While playing with the Milford Soccer team he achieved 1st Team All-City and was awarded MVP of the 1st team All-City Game, Eagle Award, District Champions 2008 and 2011 and 2nd in Conference in 2009 and 2010. Anders was contacted by several colleges while playing Varsity, but he didn’t have the full confidence to go for his soccer dreams. His disease was still in the forefront and he wondered about the longevity of an athletic career and how diabetes was currently affecting his ability, weight, and size.
In college, he started playing pick up soccer and noticed his abilities increased. He actually grew more into his body than ever expected and this is when his regret of choosing not to play soccer sank in.
Over the years, Anders gained encouragement from his older brother Peter and he was able to consistently work out and gain muscle mass while attending Miami University. In college, he started playing pick up soccer and noticed his abilities increased. He actually grew more into his body than ever expected and this is when his regret of choosing not to play soccer sank in. Yet, his disease still had a grip on him and his diabetes was actually spinning out of control. His Doctor gave him the bad news of sustaining over time an A1C of over 10 (measure of average blood glucose over the past two to three months) which meant Ander’s diabetes was poorly controlled and will eventually lead to major complications, such as heart attack, stroke, blindness or eye damage, foot infections or amputation, or kidney damage possibly leading to chronic dialysis or even sudden death. Doctors warned him if he didn’t control his diabetes that his life expectancy wasn’t predicted to go beyond 10 years.
He’d wake in the middle of the night thinking about his fate of dying young and not playing soccer. That’s when his epiphany began.
After college Anders worked as a finance broker and continued battling the terrible progression of diabetes. After receiving the news about his A1C tests he had constant nightmares. He’d wake in the middle of the night thinking about his fate of dying young and not playing soccer. That’s when his epiphany began.
Soccer was the answer
With the full support of his family, Anders quit his job and began conditioning his body. Part of his conditioning plan was enrolling at Cincinnati State and playing college soccer. For the last year, he has been committed to grueling workouts which include a weekly routine of running 18 miles a week, 30 miles of bike resistance training, 6 hours of weights, 2 hours of abdominal work and 12 hours a week of soccer practice and games.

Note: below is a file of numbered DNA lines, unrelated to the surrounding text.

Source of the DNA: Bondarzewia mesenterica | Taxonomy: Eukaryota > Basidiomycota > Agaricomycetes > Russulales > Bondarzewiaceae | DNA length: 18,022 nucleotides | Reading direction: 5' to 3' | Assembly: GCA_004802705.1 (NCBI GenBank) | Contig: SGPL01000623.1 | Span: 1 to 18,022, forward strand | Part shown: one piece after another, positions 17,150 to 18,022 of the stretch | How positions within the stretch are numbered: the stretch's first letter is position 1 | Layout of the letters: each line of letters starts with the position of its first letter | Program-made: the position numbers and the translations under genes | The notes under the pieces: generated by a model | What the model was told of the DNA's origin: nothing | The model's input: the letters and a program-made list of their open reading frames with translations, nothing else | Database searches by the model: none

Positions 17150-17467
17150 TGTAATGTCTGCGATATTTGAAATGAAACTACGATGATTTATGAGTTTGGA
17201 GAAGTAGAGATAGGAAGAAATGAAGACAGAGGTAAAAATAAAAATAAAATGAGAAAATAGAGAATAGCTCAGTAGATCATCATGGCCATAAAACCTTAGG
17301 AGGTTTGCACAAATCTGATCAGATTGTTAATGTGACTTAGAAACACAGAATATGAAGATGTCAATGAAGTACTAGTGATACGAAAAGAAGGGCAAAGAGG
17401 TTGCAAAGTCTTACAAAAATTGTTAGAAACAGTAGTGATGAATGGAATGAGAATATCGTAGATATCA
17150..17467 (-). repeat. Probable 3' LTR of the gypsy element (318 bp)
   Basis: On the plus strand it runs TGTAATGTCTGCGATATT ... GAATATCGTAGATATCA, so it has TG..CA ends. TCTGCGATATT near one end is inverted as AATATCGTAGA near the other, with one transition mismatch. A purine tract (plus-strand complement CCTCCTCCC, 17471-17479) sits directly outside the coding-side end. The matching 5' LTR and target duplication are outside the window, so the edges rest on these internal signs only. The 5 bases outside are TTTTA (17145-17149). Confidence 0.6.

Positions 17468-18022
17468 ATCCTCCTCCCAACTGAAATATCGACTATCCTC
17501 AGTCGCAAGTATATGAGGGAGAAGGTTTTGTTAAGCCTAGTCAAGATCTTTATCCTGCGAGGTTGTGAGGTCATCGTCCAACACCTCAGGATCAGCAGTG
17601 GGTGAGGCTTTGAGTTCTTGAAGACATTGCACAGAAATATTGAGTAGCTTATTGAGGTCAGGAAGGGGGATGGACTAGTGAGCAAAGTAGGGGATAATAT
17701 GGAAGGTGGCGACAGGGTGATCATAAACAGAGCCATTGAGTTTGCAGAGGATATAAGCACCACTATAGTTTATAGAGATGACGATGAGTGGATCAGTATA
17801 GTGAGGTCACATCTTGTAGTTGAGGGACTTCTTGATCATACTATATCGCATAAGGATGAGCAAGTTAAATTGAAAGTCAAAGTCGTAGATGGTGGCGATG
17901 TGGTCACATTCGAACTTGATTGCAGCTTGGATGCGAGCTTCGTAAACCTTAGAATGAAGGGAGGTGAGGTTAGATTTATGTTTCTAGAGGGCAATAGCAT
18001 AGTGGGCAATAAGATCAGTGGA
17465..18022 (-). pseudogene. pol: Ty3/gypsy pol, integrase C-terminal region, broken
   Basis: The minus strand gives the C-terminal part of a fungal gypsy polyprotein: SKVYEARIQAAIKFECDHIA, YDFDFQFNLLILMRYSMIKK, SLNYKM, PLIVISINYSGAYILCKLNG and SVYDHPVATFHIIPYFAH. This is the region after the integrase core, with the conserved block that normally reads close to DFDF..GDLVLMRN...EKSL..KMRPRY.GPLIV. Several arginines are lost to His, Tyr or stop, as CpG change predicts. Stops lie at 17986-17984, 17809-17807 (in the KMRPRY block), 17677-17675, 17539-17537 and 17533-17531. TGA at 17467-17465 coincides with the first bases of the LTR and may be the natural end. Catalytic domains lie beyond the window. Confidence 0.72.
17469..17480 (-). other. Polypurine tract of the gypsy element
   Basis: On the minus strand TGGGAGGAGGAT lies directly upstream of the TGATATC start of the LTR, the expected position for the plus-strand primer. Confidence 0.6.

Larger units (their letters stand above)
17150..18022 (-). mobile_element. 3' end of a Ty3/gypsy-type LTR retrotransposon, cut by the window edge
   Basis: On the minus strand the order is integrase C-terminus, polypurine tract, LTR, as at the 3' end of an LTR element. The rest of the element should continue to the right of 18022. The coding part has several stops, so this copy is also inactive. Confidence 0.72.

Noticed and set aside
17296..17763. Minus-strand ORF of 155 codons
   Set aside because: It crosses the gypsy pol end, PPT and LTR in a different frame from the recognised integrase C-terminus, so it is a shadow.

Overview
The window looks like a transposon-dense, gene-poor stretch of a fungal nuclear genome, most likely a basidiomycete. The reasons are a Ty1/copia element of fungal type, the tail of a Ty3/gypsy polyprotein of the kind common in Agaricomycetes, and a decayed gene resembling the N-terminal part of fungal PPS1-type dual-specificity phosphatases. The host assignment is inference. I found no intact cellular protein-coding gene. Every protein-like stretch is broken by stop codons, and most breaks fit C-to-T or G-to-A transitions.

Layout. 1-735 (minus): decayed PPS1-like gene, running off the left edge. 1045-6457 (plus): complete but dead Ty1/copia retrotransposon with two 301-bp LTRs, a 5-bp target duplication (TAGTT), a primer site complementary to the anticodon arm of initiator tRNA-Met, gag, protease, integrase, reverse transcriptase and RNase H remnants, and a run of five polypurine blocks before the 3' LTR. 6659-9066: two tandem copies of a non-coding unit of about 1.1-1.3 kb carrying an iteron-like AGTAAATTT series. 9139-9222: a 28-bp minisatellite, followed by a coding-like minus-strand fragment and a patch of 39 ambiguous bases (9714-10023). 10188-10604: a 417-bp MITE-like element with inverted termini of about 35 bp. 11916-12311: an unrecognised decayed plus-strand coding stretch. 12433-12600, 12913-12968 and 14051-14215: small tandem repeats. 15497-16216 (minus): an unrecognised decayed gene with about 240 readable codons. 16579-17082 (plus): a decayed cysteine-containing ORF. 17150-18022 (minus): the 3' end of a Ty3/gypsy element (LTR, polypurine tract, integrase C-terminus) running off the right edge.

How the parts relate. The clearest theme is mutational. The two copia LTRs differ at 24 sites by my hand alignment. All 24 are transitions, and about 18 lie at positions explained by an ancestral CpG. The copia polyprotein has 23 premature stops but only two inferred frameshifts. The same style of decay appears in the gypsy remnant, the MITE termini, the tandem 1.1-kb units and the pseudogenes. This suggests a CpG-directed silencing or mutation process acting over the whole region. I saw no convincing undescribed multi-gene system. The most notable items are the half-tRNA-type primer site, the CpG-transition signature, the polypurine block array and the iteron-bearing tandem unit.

Anders and I push each to do the best we can and we feed off each other’s challenges.
He also trains and works out with his old buddy, Cam 6 hours a week at Five Seasons Sports Club. Anders goal is to increase Cam’s upper body strength for independence and to get Cam strong enough to walk with a Kaye Walker and out of his wheelchair. Cam said, “Anders and I push each to do the best we can and we feed off each other’s challenges.”
As if this wasn’t physically demanding enough, Anders also has a physical job working for his family business, AquaMarine Pools and Spas part-time.
Looking back when entering college Anders was 5’10 145 lbs, now he comfortably sits at 6’1’’ 176 lbs. Doctors told Anders that if he could obtain A1C below a 7 his energy levels would triple. He thought it was impossible. Today Anders has achieved an A1C of 7.2 and feels the positive effects physically and mentally.
My goal is to prove that your disability is not an inhibitor, it can be a motivator, differentiator.
Perseverance has a way of paying off and now Anders will face one of his biggest challenges thus far; he has applied to the United Soccer League and is awaiting an invitation to try out for FC Cincinnati. He is refusing to allow diabetes to define him and is determined to chase down his lifelong dream of playing competitive soccer. Anders wants to become a role model for all people with disabilities. He said, “My goal is to prove that your disability is not an inhibitor, it can be a motivator, differentiator and improve your stamina and mental strength. I am beyond pumped up to prove my ability to FC Cincinnati.”
Wishing him luck, Cam added, “I’m thankful for Ander’s lifetime friendship.”